Tunku had a deep sense of humanity which, used with tact and diplomacy coupled with the desire not to hurt the feelings of other, contributed to his ability to amicably solve many problems. In administrative matters if he did not agree with some proposals submitted to him, he would not commit it to writing but preferred to discuss the matter with the person who originated the suggestion, and have the suggestion withdrawn or amended.

Tunku treated officers and members of his staff like members of his own family. He called each staff by name, or nickname if he knew, while everyone addressed him as ‘Tunku’. No one addressed him as ‘Yang Amat Mulia’ except in writing, ‘Yang Berhormat’ or other honorific titles. Later, with the proliferation of so many honorific titles in the country, Tunku used to say that a Tunku or Tengku should not add any more honorific titles like Datuk or Tan Sri to his name and it was not right to call someone Tan Sri Datuk Seri Tunku etc.

Tunku was always concerned about the welfare of his staff. On his visits overseas when the accompanying officials were not invited to attend dinners or official functions he would always give some money so that the staff could have dinner on their own somewhere else. On his official visit to the United States in 1963, his delegation included the late Dato’ Senu bin Abdul Rahman (then Minister of Information), the late Tan Sri Abdul Kadir Shamsuddin (then Secretary of the Ministry of Defence), Nik Hassan and my late uncle. At the end of the visit Tunku decided to return via London to further discuss matters with the British Government although it was originally planned to return via the Pacific and to stop in Hawaii, for Tunku had accepted the invitation of its governor. Since passages had been booked via Hawaii and Tunku did not require the services of the other members of the delegation, he asked them to proceed as planned to return via the Pacific. On discovering that my late uncle had never been to Hawaii before, he gave my late uncle one thousand dollars, saying “Take this, go and enjoy yourself in Hawaii!”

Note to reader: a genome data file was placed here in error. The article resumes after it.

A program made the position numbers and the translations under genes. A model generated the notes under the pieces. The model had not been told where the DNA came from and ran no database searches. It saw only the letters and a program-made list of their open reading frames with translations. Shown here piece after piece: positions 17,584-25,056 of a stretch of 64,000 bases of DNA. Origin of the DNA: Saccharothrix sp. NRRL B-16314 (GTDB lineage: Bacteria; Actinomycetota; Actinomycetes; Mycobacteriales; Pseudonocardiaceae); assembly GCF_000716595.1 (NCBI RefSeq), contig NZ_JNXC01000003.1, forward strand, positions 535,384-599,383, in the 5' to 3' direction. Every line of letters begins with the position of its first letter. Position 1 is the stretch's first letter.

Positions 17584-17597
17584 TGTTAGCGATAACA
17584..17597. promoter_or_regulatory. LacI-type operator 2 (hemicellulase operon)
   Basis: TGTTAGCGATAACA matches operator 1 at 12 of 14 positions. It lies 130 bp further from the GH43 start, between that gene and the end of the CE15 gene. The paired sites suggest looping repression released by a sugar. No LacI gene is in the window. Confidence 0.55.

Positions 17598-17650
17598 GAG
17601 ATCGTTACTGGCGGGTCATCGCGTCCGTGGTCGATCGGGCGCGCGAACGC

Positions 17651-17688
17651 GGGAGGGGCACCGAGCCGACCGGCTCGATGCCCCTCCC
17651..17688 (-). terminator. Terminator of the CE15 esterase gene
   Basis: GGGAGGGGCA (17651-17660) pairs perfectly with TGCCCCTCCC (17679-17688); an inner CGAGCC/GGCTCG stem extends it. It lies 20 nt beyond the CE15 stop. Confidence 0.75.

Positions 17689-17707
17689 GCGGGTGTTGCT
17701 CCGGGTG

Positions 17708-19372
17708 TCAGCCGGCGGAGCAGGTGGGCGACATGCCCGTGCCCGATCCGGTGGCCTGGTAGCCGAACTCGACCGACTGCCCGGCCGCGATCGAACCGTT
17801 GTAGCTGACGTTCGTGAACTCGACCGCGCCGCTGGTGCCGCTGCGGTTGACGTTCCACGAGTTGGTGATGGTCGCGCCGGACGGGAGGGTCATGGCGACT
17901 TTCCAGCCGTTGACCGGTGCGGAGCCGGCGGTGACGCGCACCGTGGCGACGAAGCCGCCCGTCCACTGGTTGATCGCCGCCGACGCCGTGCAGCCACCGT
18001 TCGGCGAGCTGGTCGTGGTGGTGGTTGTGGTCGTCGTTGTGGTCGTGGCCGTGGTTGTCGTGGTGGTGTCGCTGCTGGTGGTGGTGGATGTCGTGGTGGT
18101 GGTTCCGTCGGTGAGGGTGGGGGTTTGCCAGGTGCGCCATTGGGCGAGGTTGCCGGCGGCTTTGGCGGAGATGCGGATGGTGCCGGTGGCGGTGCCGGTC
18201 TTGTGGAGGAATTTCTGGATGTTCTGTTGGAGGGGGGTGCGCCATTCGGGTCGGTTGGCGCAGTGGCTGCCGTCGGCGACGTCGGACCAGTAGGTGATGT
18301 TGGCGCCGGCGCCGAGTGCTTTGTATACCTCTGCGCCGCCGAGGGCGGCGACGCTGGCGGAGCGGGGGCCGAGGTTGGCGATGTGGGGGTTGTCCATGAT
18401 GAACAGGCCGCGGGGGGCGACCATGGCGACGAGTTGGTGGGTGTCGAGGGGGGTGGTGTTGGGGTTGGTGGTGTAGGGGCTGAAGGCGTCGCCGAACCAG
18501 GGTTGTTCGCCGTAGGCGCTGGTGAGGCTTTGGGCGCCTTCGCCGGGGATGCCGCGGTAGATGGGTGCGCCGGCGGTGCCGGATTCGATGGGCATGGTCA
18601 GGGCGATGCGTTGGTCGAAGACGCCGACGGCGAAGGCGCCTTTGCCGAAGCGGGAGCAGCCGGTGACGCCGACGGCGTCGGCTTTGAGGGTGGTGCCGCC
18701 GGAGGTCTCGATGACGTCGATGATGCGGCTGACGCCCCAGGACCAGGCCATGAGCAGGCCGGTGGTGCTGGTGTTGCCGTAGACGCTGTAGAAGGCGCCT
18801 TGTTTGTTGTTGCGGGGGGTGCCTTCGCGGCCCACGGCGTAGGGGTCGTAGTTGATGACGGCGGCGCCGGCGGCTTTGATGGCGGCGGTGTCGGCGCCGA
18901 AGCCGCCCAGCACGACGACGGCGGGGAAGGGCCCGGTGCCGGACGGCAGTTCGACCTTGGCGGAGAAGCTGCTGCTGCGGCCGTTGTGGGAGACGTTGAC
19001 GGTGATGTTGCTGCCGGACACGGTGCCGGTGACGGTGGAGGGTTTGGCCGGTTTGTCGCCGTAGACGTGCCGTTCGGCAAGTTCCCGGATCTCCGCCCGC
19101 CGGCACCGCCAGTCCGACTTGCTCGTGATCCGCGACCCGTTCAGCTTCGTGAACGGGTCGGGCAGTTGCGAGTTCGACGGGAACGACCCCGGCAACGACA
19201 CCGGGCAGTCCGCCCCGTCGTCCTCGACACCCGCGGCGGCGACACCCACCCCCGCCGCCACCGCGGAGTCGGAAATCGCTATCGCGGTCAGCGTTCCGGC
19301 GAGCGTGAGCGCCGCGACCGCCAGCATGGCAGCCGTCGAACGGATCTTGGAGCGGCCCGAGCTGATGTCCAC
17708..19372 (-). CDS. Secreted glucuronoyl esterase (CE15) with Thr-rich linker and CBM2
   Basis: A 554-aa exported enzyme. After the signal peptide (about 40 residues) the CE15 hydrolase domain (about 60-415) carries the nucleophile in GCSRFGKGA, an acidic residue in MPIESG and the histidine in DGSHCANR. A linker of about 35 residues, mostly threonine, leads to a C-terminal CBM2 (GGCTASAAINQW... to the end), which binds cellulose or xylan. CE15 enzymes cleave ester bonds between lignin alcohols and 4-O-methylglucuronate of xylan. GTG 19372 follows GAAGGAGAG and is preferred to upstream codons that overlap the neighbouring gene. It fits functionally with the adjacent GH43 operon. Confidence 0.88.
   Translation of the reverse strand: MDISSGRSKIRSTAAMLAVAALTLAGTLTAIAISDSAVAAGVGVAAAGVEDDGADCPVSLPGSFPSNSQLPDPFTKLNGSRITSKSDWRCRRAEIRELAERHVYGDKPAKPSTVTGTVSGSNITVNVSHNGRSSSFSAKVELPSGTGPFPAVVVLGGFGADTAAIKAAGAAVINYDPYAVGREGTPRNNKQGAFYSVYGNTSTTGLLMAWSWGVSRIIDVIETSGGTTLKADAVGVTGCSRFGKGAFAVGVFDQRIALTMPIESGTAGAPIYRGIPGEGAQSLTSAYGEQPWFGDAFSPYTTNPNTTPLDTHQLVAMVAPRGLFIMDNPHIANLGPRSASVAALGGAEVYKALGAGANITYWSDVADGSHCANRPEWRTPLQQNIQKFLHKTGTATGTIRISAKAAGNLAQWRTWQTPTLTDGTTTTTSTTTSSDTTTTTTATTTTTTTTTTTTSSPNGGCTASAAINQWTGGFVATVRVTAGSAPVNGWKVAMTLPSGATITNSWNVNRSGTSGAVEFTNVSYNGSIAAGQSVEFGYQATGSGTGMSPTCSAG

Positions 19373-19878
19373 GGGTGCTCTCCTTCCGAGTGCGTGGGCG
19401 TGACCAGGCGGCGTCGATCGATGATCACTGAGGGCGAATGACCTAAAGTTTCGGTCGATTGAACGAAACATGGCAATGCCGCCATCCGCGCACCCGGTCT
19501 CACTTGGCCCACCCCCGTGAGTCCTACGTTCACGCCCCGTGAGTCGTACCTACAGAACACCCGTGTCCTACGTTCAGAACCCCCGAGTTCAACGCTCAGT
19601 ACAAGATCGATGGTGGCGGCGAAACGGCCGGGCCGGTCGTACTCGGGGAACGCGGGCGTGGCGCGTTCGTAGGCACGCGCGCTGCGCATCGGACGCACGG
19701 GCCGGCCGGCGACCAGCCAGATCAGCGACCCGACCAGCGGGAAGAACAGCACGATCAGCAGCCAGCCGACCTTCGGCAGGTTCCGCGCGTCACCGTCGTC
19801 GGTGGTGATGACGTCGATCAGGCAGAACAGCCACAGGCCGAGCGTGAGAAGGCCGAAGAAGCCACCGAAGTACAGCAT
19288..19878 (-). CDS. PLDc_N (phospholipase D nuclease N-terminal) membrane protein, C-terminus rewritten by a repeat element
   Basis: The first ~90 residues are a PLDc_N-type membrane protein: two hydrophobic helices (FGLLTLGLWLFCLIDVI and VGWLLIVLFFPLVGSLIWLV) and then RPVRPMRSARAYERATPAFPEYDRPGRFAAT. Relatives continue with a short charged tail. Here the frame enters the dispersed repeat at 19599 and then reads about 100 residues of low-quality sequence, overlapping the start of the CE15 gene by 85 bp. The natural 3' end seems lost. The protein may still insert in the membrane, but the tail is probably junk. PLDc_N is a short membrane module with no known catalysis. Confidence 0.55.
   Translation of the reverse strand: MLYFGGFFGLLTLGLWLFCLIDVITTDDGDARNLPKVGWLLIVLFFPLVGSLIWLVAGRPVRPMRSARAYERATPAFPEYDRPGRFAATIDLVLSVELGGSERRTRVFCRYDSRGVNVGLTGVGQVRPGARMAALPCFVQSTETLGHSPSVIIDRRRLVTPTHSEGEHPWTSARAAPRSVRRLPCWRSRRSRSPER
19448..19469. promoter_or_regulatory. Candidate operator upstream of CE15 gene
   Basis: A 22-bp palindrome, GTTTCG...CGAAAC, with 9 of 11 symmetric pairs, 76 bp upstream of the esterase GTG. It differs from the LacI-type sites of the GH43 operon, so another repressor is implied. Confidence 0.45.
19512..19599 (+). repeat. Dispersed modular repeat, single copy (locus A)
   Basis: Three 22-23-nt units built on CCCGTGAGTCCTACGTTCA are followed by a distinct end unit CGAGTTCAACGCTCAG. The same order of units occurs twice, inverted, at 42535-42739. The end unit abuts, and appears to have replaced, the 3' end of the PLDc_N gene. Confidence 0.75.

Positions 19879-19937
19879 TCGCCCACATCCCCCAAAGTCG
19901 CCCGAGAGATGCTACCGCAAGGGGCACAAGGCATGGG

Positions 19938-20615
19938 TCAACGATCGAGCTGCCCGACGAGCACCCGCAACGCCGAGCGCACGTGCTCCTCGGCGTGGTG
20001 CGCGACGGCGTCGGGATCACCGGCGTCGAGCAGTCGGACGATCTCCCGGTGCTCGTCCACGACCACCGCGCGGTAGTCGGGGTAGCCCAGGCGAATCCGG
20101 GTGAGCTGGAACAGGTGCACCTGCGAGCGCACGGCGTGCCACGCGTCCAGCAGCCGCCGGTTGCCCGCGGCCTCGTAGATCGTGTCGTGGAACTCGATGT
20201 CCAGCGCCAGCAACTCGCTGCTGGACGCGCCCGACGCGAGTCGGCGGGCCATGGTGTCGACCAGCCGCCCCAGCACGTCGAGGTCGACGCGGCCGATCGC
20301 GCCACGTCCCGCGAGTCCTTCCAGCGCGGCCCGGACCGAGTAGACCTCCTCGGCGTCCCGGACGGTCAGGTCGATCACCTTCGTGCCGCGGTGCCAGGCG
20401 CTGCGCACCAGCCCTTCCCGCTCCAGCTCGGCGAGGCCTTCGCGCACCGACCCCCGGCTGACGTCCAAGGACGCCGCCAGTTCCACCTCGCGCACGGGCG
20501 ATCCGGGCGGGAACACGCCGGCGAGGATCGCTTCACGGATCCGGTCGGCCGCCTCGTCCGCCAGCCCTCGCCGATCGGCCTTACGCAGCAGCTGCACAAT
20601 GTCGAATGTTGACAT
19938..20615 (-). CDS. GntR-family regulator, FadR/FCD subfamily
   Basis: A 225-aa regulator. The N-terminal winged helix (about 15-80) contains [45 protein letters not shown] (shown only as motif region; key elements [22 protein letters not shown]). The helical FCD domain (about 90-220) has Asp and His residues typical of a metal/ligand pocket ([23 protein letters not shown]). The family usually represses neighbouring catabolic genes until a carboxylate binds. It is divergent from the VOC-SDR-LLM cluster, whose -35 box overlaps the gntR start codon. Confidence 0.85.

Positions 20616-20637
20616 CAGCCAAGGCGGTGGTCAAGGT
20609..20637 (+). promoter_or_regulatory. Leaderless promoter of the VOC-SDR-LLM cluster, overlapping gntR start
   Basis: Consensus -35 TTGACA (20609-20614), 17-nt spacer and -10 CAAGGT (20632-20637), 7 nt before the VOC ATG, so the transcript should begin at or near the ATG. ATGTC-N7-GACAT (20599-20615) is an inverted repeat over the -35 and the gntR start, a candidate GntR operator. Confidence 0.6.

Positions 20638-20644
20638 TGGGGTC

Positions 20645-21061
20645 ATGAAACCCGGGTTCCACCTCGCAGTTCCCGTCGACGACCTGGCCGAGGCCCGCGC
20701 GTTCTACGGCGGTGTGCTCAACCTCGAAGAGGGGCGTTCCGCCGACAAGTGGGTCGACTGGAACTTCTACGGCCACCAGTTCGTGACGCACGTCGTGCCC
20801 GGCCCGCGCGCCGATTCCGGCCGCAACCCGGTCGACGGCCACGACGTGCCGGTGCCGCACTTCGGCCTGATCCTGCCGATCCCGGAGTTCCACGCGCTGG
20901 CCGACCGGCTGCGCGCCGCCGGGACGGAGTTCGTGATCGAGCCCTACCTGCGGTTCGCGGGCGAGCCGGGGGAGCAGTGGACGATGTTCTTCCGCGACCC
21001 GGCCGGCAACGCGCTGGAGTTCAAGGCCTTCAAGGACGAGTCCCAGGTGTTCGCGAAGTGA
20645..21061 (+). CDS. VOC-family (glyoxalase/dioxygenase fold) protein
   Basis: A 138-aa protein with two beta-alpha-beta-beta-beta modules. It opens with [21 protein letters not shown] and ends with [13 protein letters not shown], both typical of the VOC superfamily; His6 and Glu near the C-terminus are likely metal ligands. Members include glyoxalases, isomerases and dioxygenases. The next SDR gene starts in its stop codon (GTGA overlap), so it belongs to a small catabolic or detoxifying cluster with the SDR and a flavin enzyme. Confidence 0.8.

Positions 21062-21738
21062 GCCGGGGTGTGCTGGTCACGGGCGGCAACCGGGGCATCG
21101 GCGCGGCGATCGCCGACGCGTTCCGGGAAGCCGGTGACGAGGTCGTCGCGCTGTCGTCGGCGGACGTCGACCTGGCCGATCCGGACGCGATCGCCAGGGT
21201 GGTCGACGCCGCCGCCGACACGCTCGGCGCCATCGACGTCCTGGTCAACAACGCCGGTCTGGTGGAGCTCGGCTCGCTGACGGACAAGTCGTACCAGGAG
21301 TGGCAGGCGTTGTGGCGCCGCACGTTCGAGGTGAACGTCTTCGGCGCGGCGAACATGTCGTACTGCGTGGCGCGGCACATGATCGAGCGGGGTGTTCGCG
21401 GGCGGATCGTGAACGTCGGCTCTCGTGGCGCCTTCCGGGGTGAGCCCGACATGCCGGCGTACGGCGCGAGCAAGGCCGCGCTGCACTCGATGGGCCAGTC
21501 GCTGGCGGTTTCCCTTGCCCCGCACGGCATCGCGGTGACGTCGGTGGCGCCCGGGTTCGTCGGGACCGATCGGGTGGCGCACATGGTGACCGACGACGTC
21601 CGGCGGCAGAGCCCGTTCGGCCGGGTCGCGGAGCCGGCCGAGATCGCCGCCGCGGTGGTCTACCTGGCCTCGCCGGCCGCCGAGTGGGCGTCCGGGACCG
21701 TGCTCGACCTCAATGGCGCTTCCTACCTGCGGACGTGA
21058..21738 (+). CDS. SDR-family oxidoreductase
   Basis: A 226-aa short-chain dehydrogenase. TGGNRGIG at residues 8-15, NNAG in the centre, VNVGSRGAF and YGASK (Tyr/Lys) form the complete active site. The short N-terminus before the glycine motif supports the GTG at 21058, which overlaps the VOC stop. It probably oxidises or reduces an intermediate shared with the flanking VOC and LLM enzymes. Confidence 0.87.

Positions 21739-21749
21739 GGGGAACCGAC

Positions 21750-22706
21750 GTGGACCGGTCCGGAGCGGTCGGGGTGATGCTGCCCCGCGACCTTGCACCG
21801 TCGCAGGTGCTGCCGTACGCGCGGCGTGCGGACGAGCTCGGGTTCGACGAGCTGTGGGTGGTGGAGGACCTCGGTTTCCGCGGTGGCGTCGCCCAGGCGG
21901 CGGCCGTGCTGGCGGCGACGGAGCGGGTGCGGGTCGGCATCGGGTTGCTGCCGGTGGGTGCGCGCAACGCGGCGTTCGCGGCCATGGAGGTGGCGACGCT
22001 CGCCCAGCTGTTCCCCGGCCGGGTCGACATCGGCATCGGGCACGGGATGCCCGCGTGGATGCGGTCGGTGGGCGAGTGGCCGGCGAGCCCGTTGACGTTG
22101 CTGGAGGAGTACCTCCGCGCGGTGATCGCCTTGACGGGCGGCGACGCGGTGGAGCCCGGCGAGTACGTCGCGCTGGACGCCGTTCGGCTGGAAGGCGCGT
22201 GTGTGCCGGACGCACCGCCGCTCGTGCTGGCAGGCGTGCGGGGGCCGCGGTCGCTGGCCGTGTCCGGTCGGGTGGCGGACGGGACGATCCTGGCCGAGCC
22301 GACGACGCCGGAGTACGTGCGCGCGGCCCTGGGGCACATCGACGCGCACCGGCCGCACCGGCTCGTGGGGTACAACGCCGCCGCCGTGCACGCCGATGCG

“If You Cannot Be Good, Be Careful”

After three years, my late uncle ended his service with Tunku when he was selected for further studies at Cambridge University in October 1964. Tunku was pleased that my late uncle was going to his alma mater, saying to him, “Go, Wan Mansor, Cambridge is the best university in the world.” It was also during this time that Tunku confided to my late uncle that he was looking at retiring soon, and that Tun Abdul Razak (then Deputy Prime Minister) will be carrying out more of the government business. However it was not until 1971 that Tunku stepped down as Prime Minister of Malaysia.

My late uncle always treasured his working life with Tunku, and remembers him as a great man who loved his country. Above all, Tunku was always willing to act as a mentor to guide and advise him, a young man only beginning his career in the civil service at that time. A piece of advice given by Tunku to my late uncle is found as an autograph in a book given by Tunku to him. In his typical humorous manner, the Tunku wrote:

 

“If you cannot be good, be careful.”

 

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A piece of advice from Tunku

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After thirty years in the civil service, Dato’ Wan Mansor Wan Abdullah retired in 1989. He passed away in October 2011. His various papers, documents and memoirs are now kept in the National Archives of Malaysia.

 

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MUZIL ABDULLAH is a graduate of the University of Wales, Aberystwyth and is currently a partner of a law firm in Kuala Lumpur. He wishes to thank Wan Mazwin Wan Mansor and Raja Elyn Maryam for their assistance in the preparation of this article, and to the National Archives of Malaysia as the custodian and publisher of Dato’ Wan Mansur’s memoirs. Muzil can be reached at muzilabdullah@gmail.com.